What do you say when someone dies?
When things get real, it can quickly get uncomfortable. This is why a lot of us like to keep conversations light. Why we tend to back out of conversations that get heavy. Many of us would rather keep it at the level of “How you doing?” “Doing great!”
This type of conversation happens naturally at church with a donut in one hand and a Bible in the other. Not so much in a hospital room. You’re visiting someone in the hospital, and the question is slower and quieter. “How . . . is it going?” You’ll hear real answers in the hospital, things like, “Well, the doctor says it’s not super encouraging, but there are a couple things they are going to try.”
Some other places the conversation gets real: at the visitation and the funeral. It gets real in the church lobby after the casket’s been closed and you’re filing through talking to family members. Life just happened in the form of a death.
Can’t just talk about movies. Can’t just mention about how up and down the weather’s been. Can’t just talk sports. Because it just got really real.
When things get real, it can be hard to know what to say. It’s hard to know how to really comfort the person who’s hurting. What could I say that will actually help? How do I say it so that there’s no awkwardness?
What do you say when someone dies? “It’s hard to know how to really comfort the person who’s hurting. What could I say that will actually help? How do I say it so that there’s no awkwardness?”
Unfortunately, I’ve talked to people who have gone through seasons of grieving. People who’ve lost a spouse. Or who’ve lost a parent. And I hate to tell you, but a lot of conversations well-meaning Christians have in order to encourage and comfort hurting people simply are not working.
It’s a little like the church marquee that says, “We love hurting people.” Sometimes well-meaning Christians say things out of love to comfort grieving people, but the words don’t help and may end up actually making them feel worse.
A Couple False Hopes
Often, we come into these conversations with a couple hopes that aren’t true—hopes that don’t reflect reality. The first hope we have is that time makes it go away. The pain goes away with time, right? Well, it’s after the funeral, it’s been a few weeks, and it’s safe to assume they’re over it by now, right? Now, when I talk to the person, I probably don’t even need to bring it up—because time makes it go away . . . doesn’t it?
One friend who lost a parent told me that, because well-meaning friends didn’t want things to be awkward or difficult, they would just avoid the topic. A friend of mine who lost his wife said, “After the funeral, it seemed that everyone just disappeared.” The hope is that time makes it go away, but it’s just not true. The same widower said simply, “Time does not always heal all wounds.”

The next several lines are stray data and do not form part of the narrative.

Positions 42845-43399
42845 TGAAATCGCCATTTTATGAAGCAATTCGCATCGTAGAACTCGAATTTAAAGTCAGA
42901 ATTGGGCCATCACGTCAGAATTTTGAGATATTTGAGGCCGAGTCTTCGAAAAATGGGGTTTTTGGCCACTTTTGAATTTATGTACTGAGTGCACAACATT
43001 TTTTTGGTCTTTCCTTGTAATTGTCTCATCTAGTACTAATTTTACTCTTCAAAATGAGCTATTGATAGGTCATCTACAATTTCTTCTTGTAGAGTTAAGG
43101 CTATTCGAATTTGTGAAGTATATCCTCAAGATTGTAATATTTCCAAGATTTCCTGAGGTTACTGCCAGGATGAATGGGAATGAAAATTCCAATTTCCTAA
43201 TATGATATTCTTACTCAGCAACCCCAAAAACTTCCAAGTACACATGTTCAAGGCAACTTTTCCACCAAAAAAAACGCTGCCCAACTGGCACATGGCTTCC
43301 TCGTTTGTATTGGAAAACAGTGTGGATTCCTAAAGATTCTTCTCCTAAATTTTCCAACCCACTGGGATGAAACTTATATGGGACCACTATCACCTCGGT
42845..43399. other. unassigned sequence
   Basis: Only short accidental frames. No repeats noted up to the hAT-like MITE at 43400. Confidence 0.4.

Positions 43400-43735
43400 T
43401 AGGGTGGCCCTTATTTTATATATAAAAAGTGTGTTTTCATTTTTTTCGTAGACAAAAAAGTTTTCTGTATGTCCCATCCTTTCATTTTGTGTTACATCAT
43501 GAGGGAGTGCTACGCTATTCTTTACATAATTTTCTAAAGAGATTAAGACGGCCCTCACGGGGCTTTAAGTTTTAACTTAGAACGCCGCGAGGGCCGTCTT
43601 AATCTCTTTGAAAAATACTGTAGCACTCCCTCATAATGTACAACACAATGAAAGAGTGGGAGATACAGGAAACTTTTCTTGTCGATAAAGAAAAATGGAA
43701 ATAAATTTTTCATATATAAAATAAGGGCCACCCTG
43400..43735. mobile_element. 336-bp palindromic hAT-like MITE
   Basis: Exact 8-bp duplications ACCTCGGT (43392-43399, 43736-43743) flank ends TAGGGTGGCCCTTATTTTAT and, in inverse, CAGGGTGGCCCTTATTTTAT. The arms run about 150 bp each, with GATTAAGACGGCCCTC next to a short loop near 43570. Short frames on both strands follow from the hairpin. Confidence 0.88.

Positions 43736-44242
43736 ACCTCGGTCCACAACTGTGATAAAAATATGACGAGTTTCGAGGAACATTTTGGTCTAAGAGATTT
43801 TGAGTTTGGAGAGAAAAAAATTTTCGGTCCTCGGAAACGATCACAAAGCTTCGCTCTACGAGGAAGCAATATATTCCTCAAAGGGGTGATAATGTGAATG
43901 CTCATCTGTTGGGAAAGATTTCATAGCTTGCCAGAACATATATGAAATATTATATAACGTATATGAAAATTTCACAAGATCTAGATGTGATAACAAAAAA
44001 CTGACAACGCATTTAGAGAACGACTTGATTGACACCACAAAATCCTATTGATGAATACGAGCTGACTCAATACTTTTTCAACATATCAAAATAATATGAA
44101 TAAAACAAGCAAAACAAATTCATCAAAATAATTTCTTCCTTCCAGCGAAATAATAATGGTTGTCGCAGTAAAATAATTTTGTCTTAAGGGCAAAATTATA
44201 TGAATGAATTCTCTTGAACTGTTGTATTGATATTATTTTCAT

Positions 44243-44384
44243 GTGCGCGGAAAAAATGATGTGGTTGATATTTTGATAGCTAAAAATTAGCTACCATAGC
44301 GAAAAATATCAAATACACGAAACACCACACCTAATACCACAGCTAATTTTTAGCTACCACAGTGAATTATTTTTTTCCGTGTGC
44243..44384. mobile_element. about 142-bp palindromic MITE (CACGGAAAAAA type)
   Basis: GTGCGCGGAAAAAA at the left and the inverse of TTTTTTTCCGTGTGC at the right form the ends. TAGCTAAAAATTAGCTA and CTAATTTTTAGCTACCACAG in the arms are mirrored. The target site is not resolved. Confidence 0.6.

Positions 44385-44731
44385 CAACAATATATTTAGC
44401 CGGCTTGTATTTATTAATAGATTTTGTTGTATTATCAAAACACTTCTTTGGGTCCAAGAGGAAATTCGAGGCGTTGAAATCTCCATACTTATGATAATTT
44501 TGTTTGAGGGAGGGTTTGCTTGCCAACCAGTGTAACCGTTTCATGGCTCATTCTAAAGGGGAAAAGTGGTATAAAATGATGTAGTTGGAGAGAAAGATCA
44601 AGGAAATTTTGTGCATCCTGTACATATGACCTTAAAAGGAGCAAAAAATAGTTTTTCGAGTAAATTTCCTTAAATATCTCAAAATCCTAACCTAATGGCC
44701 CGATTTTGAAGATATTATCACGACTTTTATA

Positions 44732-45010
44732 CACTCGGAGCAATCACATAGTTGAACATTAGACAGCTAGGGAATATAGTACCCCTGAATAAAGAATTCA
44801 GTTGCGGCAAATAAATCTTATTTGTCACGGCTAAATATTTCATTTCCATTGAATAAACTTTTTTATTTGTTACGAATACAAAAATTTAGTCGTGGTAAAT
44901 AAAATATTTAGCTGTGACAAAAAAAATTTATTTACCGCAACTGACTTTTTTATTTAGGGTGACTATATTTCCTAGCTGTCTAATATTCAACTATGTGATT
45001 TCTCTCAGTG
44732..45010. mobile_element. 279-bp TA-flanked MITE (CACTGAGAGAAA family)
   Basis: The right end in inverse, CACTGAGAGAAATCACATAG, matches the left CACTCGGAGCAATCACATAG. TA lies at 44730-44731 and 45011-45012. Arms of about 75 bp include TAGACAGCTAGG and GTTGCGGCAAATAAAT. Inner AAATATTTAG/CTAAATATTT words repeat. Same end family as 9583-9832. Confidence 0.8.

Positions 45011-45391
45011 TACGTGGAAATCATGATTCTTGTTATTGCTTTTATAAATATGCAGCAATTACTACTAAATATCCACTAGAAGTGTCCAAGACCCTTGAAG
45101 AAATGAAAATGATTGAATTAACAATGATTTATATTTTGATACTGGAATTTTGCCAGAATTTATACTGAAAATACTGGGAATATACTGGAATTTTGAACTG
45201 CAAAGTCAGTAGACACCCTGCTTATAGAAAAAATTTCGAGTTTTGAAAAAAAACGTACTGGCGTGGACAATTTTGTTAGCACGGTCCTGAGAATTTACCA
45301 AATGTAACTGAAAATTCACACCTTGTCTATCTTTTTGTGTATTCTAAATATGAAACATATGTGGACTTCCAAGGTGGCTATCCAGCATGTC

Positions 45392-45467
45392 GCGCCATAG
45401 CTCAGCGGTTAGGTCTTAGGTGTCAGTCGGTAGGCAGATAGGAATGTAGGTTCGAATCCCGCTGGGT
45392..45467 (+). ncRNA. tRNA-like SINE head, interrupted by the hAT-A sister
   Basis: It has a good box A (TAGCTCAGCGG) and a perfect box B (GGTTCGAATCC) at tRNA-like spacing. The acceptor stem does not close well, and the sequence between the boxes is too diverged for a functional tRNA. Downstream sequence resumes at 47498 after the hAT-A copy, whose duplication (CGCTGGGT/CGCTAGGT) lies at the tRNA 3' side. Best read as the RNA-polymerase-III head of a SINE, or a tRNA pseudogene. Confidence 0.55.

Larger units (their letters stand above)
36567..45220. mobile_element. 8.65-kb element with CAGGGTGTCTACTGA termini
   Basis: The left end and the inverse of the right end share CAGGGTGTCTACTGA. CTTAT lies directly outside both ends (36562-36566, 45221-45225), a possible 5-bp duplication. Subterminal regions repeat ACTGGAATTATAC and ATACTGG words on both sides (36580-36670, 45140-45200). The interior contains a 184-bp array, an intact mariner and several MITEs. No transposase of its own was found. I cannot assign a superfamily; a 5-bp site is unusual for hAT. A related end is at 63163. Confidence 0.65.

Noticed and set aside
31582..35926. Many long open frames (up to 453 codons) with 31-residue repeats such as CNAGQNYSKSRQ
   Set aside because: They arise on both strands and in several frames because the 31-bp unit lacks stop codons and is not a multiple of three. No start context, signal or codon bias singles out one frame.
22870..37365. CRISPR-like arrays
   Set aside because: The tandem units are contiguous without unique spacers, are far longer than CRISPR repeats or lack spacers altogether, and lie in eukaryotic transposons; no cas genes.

Here’s a second hope we have that isn’t true: it’s the hope that talking makes it go away. The idea is that you can bring comfort to the person by sharing encouraging words or sharing your own experience with loss. The talking will make things better, right? Not always. We see a fantastic example of unhelpful comfort in the movie Home Alone, where the mom and dad have accidentally left 8-year-old Kevin home alone, and they’re on their flight to Florida, feeling horrible. Uncle Frank tries to make things better by saying, “Well, if it makes you feel any better, I forgot my reading glasses.”
What do you say when someone dies? “The hope is that time makes it go away, but it’s just not true.”
The truth is my experience isn’t your experience. If I say, “I know how you feel,” it’s simply not true. I don’t know how you feel, and for me just to talk and talk isn’t probably going to truly comfort you. One of my friends who lost a wife said, “When I needed to talk, they would tell me their story and not allow me to tell them my story and emotions.”
We tend to fill the air with statements that might be true—but might be taken more like fillers than helpful statements. For example, “Well, you know, she’s in a better place,” or, “Well, you know, everything works to the good,” or, “Well, at least you got to have her for as long as you did.”
So it’d be nice if it were true that time makes it go away and talking makes it go away, but I’m not convinced that anything can actually make it go away this side of heaven. For some of those men and women who lost their spouses, kids who lost their parents, it will get better, but I don’t see the hurt actually going away. So that’s the bad news. Many of our conversations to comfort are often not really comforting people.
What do you say when someone dies? “The truth is my experience isn’t your experience.”
Our Mentor in How to Comfort
There is good news, however: you and I have a Friend who isn’t afraid of things getting real. And he models for us the best way we can bring comfort to a grieving person.
In short, Jesus came near and suffered with us. Now, he did a ton more than just that. (For starters, he healed the sick, raised the dead, taught us hope, died for our sins, rose from the dead as the “firstfruits” of the resurrection, and is returning to rescue and restore our fallen earth. All of those are ways he brought and brings us comfort when we grieve.) But let’s not miss perhaps the most fascinating unexpected way God encouraged us: he came near and suffered with us.